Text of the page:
I find myself on the cusp of a lot of things. A late August birthday puts me on the cusp between Leo and Virgo. A height of 6'1" gives me the impossible inseam length of 33 inches. My late 1970’s birthday puts people of my generation in the Echo Boomer category; too late to be called Boomers and too early to be called a Millennials. Lastly, as an American immigrant who is raising children who are not, I often find myself in situations that can only be called a cultural cusp. These lighthearted examples of cusps in my life have influenced me in more ways than one.
By definition, a cusp is where two curves meet. For all you typeface aficionados, think of the letter V in a Zaph Chancery or Brush font face. If you visualize the V—specifically, the bottom point—it represents the ending of one line and, guess what, the ascension of another. I think there is a real application to this perspective as it relates to the print marketing industry. Although I am not sure if we are still going down the first curve or headed up the second, we (print-centric marketers), need to make our print more relevant in today’s marketing conversation by a making it social.
Print Can Be Social, but Proceed Cautiously
Admittedly, the term “socializing print” is ambiguous. It excites (digital print community), it confuses (brand managers), and it angers (email marketers). But, most importantly, it provides the ability to start a conversation with your client.
As print is a tactic in your clients’ marketing strategy, socializing print is all about connecting it with other tactics. For example: a postcard for Disney cruises that connects the solicitation with a YouTube experience via a QR code. Another example would be unexpectedly receiving a brochure on total customer satisfaction after posting a negative review on one of your regular online shopping destinations.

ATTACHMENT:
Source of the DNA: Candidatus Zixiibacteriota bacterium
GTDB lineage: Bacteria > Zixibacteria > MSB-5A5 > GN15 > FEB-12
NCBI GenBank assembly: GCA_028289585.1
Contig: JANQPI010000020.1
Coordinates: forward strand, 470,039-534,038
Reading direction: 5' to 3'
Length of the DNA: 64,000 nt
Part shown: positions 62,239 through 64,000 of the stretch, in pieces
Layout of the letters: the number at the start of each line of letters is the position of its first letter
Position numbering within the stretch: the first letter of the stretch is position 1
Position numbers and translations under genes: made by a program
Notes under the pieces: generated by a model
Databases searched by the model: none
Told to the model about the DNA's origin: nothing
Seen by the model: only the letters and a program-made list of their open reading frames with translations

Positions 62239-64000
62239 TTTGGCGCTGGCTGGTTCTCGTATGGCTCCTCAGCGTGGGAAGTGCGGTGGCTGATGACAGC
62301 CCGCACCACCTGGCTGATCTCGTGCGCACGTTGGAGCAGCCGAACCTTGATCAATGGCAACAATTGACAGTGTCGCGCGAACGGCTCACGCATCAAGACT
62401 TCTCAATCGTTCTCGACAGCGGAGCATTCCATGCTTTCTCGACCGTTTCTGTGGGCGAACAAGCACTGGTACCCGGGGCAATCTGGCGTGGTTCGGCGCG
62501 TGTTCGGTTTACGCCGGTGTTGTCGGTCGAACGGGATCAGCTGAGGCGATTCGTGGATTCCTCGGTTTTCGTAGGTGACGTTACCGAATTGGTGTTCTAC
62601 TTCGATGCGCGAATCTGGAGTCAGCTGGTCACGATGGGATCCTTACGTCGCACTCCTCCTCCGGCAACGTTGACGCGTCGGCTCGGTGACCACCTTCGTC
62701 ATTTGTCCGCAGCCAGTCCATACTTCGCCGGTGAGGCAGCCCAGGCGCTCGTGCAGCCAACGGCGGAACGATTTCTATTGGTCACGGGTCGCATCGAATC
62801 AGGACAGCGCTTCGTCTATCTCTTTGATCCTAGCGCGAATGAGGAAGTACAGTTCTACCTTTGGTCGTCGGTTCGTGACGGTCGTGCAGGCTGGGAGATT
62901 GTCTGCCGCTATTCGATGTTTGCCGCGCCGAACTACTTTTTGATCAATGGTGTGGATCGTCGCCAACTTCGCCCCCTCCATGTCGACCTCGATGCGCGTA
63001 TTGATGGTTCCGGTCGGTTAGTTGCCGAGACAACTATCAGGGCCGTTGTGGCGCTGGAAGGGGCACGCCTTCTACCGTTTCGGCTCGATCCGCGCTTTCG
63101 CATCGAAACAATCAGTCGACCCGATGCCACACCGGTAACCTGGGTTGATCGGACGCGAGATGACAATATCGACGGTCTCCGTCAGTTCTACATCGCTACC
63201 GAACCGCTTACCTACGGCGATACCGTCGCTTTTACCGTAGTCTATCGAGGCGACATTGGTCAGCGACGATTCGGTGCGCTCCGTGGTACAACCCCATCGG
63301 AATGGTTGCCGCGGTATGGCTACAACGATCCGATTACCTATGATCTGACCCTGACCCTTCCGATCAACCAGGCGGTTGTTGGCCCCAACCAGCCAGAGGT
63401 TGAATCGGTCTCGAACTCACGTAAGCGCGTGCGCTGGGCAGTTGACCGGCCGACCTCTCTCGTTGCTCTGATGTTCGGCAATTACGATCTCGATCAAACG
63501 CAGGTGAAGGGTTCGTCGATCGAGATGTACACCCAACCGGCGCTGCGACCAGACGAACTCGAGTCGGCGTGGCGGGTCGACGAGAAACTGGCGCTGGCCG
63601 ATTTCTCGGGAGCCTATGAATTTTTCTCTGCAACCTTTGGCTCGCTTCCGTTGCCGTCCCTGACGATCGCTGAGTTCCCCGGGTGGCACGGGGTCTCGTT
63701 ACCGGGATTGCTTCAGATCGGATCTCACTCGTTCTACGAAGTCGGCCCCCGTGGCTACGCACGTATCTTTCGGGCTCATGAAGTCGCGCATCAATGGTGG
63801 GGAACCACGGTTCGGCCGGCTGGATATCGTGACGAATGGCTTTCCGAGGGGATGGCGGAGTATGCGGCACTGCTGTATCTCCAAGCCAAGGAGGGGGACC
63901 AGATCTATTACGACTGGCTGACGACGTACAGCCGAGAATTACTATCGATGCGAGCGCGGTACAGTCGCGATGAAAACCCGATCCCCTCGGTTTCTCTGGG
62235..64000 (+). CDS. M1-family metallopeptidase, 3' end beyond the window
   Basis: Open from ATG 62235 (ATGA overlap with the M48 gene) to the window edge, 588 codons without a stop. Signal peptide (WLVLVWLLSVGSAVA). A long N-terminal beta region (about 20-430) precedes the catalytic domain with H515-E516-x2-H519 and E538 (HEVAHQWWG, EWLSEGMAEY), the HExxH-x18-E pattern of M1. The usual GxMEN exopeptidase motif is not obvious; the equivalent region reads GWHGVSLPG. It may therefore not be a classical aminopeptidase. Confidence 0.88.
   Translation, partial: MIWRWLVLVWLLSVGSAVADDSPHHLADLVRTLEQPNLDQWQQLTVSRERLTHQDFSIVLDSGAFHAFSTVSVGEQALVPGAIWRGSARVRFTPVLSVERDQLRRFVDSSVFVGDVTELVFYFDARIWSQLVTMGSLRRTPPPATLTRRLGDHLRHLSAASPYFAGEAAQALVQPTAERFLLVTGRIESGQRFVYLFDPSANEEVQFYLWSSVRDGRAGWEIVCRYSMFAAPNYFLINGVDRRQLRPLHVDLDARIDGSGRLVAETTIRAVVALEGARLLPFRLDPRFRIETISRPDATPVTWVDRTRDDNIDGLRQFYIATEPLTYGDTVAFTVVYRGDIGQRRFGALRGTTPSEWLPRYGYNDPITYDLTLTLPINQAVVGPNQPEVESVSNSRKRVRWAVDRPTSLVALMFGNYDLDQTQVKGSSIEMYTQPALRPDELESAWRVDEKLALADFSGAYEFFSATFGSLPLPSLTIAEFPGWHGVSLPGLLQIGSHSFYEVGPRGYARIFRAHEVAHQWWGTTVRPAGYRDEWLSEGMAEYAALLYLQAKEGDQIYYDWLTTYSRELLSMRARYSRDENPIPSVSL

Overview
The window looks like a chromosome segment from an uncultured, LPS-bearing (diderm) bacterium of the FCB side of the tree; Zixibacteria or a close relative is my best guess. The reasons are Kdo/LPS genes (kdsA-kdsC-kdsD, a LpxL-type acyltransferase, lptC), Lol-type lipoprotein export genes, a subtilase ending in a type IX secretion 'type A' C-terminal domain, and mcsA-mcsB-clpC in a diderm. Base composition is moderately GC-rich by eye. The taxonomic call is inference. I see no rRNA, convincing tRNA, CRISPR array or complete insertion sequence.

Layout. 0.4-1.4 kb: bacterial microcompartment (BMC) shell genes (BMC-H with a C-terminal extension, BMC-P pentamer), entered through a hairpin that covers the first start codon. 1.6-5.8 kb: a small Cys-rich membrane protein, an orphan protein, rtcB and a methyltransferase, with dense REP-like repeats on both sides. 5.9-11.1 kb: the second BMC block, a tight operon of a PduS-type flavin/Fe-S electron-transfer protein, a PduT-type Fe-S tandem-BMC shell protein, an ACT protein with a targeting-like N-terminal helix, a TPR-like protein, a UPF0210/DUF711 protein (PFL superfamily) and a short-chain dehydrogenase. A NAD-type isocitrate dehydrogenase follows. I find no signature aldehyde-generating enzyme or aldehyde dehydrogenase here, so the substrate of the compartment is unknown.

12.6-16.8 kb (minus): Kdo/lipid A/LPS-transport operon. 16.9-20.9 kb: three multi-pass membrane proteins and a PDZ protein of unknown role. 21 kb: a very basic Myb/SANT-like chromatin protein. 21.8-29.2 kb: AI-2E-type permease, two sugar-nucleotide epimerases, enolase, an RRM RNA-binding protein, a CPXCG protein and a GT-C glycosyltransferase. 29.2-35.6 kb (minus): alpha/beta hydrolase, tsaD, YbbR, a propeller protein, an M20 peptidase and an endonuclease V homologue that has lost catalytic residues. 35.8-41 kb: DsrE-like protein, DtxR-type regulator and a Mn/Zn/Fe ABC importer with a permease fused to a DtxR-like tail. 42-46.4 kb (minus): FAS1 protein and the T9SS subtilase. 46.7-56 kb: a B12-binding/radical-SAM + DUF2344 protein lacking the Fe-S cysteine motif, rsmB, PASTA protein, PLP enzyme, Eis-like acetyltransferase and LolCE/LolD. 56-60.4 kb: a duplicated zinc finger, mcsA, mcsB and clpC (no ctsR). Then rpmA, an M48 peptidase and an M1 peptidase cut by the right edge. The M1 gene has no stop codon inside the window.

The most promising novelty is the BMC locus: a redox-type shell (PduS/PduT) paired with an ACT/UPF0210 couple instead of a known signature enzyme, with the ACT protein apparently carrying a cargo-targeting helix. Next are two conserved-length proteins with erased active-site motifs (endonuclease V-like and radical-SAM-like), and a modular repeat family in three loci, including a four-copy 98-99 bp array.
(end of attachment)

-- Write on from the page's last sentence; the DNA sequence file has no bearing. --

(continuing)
Integration of technologies such as personalized URLs, SMS texts, QR codes, and variable data supplement the conversations companies are having with customers. Today’s marketer is challenged by how to make those conversations more free flowing, while increasing the tangibility (realness factor) of the relationship. What might seem like a contrary point to connecting tactics is that socializing print is oftentimes more about where you are putting the print in the marketing cycle and less about the print itself.
Will It Go Viral?
Going viral is not the only goal of social marketing. All too often, people interchange these concepts and, in my opinion, they are missing the larger picture. Print is an excellent conversation starter between a company and a prospect. In fact, print can be more social than online channels in this regard.
As we all know, email marketing is strictly a permission-based channel. In other words, if you don’t know them, you can’t talk to them. I should probably add that if your customers do talk to them using unsolicited email, they will have the CAN-SPAM act of 2003 to deal with. I find it amazing how many marketers do not follow this rule. Once you talk marketers off the ledge and convince them that life does exist without unsolicited email marketing, it opens up the doors to discuss your solution of socialized print in order to build a viable email strategy.
In closing, I find myself saying this to my prospective and potential clients. It has worked for me and I hope it helps you in your sales journeys. Print is a key component of a sound social media plan. Print says “hello” and “come back” better and with greater success than any other media out there.
Sudhir Ravi is a serial entrepreneur who runs a variable data print practice within TVP Graphics in Streamwood, IL. Do you want to continue the conversation? Contact him at firstname.lastname@example.org or 312-772-3191. Connect via Twitter @ThinkVariable.